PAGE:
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New NIH training grant to enhance auditory neuroscience and innovative technology research at Purdue

The National Institute on Deafness and Other Communication Disorders has awarded a $814,703, five-year grant to Purdue University through the National Institutes of Health’s flagship training program, the Ruth L. Kirschstein National Research Service Award Institutional Research Training Grant.
Patrick Hein, Michael Heinz and Donna Fekete (Photo by Laurie Iten)

The “Interdisciplinary Training Program in Auditory Neuroscience” grant will fund a training program at the intersection of auditory neuroscience and innovative technologies, such as neuroimaging, stimulation devices, electrophysiology and mathematical modeling. Graduate students will be recruited from five different graduate programs within the colleges of Science, Engineering and Health and Human Sciences, and from the Graduate School’s Interdisciplinary Life Science program. The training program is expected to help increase research synergies between life science and engineering on the West Lafayette campus.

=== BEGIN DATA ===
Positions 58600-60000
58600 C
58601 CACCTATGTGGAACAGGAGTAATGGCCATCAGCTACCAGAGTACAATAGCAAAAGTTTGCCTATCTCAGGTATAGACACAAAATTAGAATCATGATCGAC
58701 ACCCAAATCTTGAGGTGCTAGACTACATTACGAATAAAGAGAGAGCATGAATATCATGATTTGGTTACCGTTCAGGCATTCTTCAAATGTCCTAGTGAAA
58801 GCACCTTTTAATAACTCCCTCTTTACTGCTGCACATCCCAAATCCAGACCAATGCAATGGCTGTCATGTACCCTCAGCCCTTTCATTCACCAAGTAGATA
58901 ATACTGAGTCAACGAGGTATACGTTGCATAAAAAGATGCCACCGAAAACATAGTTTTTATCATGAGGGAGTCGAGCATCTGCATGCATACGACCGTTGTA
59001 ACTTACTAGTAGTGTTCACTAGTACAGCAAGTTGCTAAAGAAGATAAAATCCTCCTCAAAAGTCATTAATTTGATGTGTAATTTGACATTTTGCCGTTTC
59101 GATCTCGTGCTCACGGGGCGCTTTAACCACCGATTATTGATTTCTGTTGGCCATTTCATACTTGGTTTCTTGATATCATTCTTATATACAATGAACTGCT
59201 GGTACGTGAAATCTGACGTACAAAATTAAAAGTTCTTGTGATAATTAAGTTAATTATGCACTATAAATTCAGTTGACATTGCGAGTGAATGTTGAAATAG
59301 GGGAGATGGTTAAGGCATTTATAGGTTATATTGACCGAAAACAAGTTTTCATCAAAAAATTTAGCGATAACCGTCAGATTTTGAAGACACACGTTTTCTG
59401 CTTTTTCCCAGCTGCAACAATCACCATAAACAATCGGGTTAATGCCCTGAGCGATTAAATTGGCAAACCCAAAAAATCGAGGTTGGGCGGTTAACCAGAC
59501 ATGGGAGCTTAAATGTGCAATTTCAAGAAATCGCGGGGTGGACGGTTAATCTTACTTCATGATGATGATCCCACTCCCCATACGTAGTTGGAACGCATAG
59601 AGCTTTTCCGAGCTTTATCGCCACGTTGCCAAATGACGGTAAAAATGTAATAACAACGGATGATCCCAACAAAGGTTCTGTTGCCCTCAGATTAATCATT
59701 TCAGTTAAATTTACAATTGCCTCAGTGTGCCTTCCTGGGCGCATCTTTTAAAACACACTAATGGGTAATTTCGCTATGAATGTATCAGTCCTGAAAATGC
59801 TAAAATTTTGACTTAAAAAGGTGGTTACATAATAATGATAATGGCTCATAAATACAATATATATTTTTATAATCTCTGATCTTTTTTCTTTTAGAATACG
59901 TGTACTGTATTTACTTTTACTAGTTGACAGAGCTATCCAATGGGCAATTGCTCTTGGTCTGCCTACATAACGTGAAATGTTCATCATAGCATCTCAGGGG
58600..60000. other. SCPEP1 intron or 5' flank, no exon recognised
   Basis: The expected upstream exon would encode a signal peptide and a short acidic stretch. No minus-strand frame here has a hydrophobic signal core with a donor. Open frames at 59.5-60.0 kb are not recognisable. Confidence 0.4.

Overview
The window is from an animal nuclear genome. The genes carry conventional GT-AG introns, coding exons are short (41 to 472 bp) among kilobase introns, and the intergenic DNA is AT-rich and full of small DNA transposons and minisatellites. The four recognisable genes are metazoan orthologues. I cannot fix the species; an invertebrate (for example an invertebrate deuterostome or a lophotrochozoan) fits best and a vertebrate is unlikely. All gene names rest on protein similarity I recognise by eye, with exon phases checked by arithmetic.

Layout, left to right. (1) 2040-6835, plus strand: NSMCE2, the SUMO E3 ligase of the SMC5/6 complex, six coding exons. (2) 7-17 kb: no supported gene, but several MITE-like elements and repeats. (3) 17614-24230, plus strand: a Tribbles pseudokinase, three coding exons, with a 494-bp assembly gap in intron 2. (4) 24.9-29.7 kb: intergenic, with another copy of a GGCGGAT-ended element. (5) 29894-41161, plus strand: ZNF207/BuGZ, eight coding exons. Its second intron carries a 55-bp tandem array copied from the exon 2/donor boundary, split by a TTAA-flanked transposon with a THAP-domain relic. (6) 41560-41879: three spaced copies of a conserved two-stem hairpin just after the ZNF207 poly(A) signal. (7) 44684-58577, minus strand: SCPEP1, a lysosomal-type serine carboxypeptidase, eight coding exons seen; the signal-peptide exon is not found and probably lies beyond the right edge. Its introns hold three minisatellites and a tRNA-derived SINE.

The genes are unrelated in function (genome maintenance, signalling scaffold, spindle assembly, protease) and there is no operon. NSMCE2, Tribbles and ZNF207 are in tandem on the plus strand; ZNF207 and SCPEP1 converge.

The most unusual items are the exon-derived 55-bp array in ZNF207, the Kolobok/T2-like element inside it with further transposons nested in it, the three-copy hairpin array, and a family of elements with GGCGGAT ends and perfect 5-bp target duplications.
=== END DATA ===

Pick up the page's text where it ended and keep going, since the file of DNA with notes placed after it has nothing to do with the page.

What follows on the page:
Four predoctoral students per year will receive tuition and stipend support, along with enhanced student coursework, training and research experiences in both animal models and humans. Ultimately, the training program is expected to prepare students for independent research that advances understanding of auditory system function using innovative tools and technologies, and that develops solutions, devices and strategies to assist and prevent hearing loss in human patients.

As the program’s co-directors, Donna Fekete, professor of biological sciences, and Michael Heinz, professor of speech, language and hearing sciences and professor of biomedical engineering, leveraged faculty expertise and resources associated with the Purdue Institute for Integrative Neuroscience in their application to NIH. 

As part of an effort by the Office of the Executive Vice President for Research and Partnerships to support faculty efforts in applying for NIH Institutional Training Grants, grant writer Patrick Hein also played a key role in preparing the proposal.